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The UK economy is heading towards contraction

London Wrap – Markets gain ahead of Fed, big Brexit week.

Posted Monday, March 18, 2019 by
Neil Wilson • 3 min read

After a solid run last week, the main bourses in Europe were largely higher on Monday as markets turn their attention to the Federal Reserve meeting this week. The S&P 500 broke clear of the 2817 level last week, closing at 2822, suggesting further gains as the Fed rolls over and lets the markets tickle its tummy.

The FTSE 100 has opened up and broken out above the immediate resistance on the 200-day line around 7245. Having also broken the 7259 February peak, we need a close above these levels to cement the bullish case. Next up is the 23.6% retracement from the all-time highs at 7336.

The DAX is also up, clearing 11700 and approaching its 200-day line at 11789. Another couple of positive sessions could tip it over – we await to see whether the news that Deutsche Bank and Commerzbank are officially exploring a merger will help bolster sentiment.

Fed set for pause

Whilst it’s almost a given the Fed will leave rates on hold, there could be some grist for the forex mill in terms of interest rate forward guidance, its quantitative tightening process, and fresh economic projections.

Markets are counting on the Fed to remain accommodative and for the FOMC to announce an end to the process of unwinding its balance sheet this year. Now may the time for the Fed to say that it will halt QT this year.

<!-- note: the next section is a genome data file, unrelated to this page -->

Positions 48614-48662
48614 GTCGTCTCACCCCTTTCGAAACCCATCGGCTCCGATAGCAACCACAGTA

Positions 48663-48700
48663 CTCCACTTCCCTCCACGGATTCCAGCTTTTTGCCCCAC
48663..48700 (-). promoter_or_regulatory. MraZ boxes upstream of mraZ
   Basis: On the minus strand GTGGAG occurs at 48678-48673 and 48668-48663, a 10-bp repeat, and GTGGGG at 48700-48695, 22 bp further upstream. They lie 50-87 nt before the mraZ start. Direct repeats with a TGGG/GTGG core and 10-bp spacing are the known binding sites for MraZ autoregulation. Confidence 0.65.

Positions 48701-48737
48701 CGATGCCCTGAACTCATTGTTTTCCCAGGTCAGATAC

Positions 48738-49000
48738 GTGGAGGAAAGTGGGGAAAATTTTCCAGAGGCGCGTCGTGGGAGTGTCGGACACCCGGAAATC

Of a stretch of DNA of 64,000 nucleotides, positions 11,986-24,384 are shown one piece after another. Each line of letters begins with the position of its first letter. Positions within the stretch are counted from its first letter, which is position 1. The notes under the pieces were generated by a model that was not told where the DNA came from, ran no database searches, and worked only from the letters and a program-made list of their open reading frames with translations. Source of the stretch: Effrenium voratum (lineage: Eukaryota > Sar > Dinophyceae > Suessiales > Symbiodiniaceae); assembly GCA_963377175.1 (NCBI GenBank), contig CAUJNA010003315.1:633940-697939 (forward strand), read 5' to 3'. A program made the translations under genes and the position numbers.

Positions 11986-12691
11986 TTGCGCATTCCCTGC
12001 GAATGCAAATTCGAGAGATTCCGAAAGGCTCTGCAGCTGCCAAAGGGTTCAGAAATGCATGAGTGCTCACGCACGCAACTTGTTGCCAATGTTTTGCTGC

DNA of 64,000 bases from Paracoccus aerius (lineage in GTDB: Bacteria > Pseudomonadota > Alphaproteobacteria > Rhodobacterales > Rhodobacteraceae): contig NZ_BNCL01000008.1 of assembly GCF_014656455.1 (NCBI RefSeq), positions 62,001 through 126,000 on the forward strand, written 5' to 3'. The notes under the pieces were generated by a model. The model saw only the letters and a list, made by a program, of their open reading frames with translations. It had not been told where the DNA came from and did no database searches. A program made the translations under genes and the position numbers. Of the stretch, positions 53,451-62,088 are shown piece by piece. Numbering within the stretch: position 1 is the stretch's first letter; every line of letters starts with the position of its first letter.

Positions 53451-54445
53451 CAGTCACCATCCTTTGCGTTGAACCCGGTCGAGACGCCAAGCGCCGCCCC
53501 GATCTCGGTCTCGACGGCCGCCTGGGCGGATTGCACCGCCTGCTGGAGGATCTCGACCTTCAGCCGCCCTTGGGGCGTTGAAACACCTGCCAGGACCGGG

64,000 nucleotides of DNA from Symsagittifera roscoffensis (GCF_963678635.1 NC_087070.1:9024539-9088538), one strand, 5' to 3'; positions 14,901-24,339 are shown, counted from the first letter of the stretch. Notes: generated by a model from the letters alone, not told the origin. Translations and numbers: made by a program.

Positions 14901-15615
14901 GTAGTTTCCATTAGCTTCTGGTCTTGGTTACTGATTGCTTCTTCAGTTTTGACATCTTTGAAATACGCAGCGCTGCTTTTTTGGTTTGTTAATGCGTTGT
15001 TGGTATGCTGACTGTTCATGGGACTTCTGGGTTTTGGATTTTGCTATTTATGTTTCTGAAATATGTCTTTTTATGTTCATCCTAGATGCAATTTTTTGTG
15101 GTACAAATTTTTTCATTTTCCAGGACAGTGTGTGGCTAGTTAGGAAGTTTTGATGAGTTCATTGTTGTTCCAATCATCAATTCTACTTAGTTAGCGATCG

Market expectations have rotated to see a cut more likely this year than another hike, but this may be too complacent.  Whilst economic data has clearly softened of late, the key figures remain robust and the Fed may be minded to hike again, in spite of Jay Powell’s comments.

The key message from the January minutes was this: “Several other participants indicated that, if the economy evolved as they expected, they would view it as appropriate to raise the target range for the federal funds rate later this year.” So, some FOMC members still want to hike, but there is not enough consensus for further hikes this year.  We await to see whether the median projected fed funds rates retreats again from the 2.9% in Dec – even if it does not there does not seem to be enough policymakers for a hike. A shift in the economic data to the upside through the summer may be change this equation.


The coming days may at last prove decisive with Theresa May likely to try and push her much-maligned bill for a third time – MV3. It all hinges on the DUP and whether the PM can persuade them to come around to the deal – that would almost certainly get the ERG on board and this bill could yet pass. GBPUSD remains heavily range-bound around 1.3280 at the moment but positive Brexit news would of course be bullish. Philip Hammond has said the government will only seek to bring a MV3 if there is already the support of the DUP and by implication the ERG. Therefore a decision to call the vote could spark a significant rally in sterling, though of course gains may be capped until the actual vote.

 Other events this week

The Bank of England decision on Thursday should be a non-event. The Bank made big changes to its projections last month and there has – yet – not been anything concrete on Brexit to make it shift its guidance on inflation and growth.

UK inflation figures are due on Wednesday. Having undershot in January at 1.8%, there is likely to be a period of some below-target prints (as the BoE has guided us to expect) at least until the Ofgem energy price cap is lifted.

Finally, Eurozone flash PMIs due on Friday will be of note for the EUR. Manufacturing has slipped into contraction territory but services are holding up. With the ECB and Mario Draghi at last sounding the alarm bells over the EZ economy, an upside surprise in the PMIs would be positive for the euro. But euro bulls should not get their hopes up too much.




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